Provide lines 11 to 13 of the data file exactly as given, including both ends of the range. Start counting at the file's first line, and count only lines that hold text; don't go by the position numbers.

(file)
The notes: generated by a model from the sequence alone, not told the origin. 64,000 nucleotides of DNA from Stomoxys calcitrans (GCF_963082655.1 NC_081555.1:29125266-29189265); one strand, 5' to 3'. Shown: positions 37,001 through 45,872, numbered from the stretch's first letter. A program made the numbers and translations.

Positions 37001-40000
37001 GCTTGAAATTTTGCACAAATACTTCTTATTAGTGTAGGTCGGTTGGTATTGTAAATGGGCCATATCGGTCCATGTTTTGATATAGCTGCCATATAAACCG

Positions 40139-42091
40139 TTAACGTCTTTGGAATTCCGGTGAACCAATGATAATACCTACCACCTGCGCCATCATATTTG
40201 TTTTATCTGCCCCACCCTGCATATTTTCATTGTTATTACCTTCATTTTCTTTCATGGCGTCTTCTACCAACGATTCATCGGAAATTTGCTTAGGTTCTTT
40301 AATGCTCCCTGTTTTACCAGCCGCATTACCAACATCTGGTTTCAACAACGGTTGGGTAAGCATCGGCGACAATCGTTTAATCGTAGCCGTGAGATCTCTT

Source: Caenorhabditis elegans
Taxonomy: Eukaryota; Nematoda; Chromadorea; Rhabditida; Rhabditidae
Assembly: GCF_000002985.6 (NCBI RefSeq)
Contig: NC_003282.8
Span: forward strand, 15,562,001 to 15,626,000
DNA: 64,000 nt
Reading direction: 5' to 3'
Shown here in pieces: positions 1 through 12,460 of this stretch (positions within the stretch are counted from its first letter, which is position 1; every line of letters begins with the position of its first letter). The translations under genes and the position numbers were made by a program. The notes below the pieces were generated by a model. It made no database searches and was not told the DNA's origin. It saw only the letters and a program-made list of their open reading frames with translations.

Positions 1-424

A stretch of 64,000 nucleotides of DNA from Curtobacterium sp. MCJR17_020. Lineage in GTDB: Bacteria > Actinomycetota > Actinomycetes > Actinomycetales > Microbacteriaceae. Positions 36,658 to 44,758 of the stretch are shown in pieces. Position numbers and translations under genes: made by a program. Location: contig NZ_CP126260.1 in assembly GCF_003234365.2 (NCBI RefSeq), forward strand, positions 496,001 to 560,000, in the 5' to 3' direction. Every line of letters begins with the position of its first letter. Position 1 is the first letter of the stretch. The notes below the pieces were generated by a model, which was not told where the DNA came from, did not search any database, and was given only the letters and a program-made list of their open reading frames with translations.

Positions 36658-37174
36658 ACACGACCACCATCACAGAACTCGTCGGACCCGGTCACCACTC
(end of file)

Contig: NC_003282.8
Span: forward strand, 15,562,001 to 15,626,000
DNA: 64,000 nt